The United States had the highest annual number of measles cases in recent history in 2019 at 1,274, most of which occurred in eight underimmunized communities, according to the CDC.

“We live in a generation where most people who are hesitant about vaccines have never experienced any of these diseases,” Koletar says. “And they’ve never experienced any of these diseases because of widespread immunization practices.”

“I think a lot of parents feel like they don’t see measles in our community, that it was safe for them not to get their child vaccinated,” Roberts says.

He attributes part of the vaccine hesitancy to the circulation of disinformation. A debunked theory linking the MMR vaccine to autism is one example. The unfounded concern driven by this theory may lead some parents to delay getting the MMR vaccination until just before their child enters school, which could mean the child gets their first dose when they are about 4 years old instead of 12 months old.

The MMR vaccine has been around since the 1960s and is very, very effective, Roberts notes. “We couldn’t get rid of measles without the MMR vaccine.”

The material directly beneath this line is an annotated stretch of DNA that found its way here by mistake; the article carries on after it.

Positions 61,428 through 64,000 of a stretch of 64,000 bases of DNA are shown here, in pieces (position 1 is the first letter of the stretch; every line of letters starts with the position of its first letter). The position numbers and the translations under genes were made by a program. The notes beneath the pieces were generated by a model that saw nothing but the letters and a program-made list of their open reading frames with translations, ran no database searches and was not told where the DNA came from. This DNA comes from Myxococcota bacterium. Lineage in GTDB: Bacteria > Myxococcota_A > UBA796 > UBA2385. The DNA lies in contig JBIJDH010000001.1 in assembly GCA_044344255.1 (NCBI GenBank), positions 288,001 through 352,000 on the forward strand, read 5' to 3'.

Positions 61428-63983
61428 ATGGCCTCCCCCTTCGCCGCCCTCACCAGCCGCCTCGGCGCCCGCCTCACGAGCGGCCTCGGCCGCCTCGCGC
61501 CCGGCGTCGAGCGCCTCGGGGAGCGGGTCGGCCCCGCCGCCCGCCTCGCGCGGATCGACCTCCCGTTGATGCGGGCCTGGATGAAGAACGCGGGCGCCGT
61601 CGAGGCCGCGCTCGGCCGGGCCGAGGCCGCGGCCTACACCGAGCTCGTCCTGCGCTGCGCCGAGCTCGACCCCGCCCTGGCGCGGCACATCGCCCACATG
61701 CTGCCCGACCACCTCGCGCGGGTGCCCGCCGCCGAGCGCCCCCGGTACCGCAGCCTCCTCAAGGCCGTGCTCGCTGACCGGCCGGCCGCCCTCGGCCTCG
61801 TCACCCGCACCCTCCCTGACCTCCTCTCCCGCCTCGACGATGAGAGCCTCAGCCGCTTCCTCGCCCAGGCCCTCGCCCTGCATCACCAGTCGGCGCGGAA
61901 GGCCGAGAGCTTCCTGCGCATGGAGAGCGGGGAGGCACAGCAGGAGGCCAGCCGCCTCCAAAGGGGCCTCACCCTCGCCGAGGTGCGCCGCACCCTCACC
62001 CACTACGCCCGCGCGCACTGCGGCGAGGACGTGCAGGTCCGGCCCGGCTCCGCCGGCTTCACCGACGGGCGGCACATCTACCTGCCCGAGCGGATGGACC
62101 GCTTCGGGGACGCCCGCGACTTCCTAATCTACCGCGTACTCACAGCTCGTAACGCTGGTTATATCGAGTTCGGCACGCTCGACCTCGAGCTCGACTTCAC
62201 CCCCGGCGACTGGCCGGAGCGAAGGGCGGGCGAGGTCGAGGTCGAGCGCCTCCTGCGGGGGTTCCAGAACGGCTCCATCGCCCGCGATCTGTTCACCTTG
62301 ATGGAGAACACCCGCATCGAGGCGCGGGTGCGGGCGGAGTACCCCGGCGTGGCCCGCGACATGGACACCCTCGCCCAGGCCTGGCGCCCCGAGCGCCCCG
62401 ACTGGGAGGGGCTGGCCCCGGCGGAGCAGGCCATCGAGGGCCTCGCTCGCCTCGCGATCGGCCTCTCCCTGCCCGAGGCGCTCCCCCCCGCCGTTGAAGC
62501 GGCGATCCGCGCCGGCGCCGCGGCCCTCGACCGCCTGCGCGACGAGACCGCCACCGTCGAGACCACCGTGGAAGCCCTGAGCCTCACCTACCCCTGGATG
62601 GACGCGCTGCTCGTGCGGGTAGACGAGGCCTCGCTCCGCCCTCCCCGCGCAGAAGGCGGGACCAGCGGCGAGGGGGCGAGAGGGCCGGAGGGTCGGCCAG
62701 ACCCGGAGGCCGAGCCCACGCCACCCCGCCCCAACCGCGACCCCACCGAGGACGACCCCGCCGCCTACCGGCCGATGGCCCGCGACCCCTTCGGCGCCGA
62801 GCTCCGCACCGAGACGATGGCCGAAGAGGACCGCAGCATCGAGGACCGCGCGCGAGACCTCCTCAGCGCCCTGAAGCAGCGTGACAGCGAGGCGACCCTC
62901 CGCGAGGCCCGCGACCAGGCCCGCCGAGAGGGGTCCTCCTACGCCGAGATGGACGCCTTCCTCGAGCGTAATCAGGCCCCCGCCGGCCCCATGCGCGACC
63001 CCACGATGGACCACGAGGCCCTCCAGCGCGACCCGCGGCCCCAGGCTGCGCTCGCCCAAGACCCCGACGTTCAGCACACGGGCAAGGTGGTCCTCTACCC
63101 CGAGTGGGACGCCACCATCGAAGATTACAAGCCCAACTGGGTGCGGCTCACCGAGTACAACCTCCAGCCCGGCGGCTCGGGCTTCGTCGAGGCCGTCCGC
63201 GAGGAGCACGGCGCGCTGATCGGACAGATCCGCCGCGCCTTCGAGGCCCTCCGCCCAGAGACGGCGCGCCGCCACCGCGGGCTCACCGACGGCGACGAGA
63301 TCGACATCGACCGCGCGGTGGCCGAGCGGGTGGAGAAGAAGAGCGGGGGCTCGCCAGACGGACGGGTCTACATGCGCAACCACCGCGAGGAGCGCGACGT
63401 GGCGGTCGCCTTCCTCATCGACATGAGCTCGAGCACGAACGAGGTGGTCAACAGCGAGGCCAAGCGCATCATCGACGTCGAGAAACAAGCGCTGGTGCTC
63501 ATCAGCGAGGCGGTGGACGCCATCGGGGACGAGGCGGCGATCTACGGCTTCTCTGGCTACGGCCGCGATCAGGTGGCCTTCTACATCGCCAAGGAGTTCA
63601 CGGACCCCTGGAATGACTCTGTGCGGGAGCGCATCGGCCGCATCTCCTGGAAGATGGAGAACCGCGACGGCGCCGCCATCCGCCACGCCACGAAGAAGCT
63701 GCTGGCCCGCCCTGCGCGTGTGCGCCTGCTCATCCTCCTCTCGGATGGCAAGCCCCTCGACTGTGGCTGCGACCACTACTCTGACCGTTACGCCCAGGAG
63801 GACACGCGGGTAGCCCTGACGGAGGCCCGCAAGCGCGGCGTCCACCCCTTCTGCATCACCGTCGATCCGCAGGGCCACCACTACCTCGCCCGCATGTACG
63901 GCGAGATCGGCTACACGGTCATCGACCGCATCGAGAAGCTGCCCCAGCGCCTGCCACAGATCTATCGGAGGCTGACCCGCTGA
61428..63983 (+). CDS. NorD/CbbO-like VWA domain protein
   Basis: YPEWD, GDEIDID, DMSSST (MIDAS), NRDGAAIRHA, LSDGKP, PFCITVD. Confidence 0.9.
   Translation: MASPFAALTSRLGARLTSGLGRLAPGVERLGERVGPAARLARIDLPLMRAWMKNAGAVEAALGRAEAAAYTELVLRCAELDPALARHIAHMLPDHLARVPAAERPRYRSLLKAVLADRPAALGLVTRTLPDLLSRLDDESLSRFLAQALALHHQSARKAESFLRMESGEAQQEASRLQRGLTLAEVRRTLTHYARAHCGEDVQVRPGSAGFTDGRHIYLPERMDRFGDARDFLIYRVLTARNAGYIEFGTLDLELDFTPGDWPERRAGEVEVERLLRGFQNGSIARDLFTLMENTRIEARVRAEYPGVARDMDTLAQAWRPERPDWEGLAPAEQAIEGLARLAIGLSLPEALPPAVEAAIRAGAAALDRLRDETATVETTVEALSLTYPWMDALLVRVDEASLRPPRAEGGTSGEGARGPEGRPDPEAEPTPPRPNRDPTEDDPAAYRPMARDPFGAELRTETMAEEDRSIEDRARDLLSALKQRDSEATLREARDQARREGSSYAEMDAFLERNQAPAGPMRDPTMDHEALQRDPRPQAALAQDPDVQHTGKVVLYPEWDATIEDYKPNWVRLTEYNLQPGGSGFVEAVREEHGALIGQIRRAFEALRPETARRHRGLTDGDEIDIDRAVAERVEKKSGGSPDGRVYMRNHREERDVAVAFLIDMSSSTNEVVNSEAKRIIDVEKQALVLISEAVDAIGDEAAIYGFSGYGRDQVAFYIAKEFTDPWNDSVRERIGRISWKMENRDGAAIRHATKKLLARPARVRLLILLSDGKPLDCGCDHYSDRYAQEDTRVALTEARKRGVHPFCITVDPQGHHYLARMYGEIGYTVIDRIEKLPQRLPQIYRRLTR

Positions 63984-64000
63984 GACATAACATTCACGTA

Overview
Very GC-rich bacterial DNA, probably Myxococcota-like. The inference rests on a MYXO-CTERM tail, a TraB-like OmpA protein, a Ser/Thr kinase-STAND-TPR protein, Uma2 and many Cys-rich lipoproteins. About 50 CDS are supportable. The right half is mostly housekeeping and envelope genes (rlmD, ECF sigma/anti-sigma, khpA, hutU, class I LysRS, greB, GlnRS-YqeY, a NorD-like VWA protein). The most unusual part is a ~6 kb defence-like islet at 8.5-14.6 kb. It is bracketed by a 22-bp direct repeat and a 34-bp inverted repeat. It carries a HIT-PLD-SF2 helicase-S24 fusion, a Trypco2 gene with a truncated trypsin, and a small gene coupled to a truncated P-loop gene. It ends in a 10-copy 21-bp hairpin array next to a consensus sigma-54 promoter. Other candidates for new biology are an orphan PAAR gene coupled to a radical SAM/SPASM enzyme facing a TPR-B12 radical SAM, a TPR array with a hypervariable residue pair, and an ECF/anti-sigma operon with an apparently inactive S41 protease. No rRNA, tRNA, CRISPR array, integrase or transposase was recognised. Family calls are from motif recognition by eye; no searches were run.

The politicization of vaccines during the COVID-19 pandemic has also fueled anti-vaccine attitudes, he says.

“The anti-vaxxs [and] the vaccine hesitancy community has likely grown as a result of this pandemic and has expanded from COVID-19 hesitancy to full vaccine hesitancy,” Roberts notes.

Each family could weigh their personal risk and make decisions that way, says vaccine safety researcher Elyse Kharbanda. Willingness to get vaccinated may increase when transmission is high or there is a recent memory of an outbreak, but once that goes away, vaccine acceptance may decline, he continues.

Amid declining vaccination rates, Koletar is concerned there could be an increase in other vaccine-preventable diseases, such as tetanus, rubella and chicken pox. Rubella can be more difficult to diagnose than measles and can sometimes go unnoticed, according to Koletar.

People in their late teens and adults who haven’t had chickenpox or been vaccinated against it can get really sick if they get chickenpox, he adds. “As a doctor, those are scary times, particularly if you have a young pregnant woman who has chickenpox.”

For now, the situation looks positive in Ohio. The most recent measles case was detected on December 24, which means that if there are no new cases until February 4, the outbreak could be declared officially over.

Looking ahead, there is a need for more research into what interventions would help get more people in vaccine-resistant communities to accept vaccines, according to Kharbanda.

Interventions such as notices and letters are “effective in promoting vaccination to families who plan to vaccinate their children and have just gotten busy and forgotten about it,” Kharbanda tells The Hill.

But “those kinds of simple interventions really don’t work with families and communities that are fearful and resistant to vaccines,” she says. It takes time and good relationships with communities to figure out what beliefs are perpetuating vaccine hesitancy and gain trust, she adds.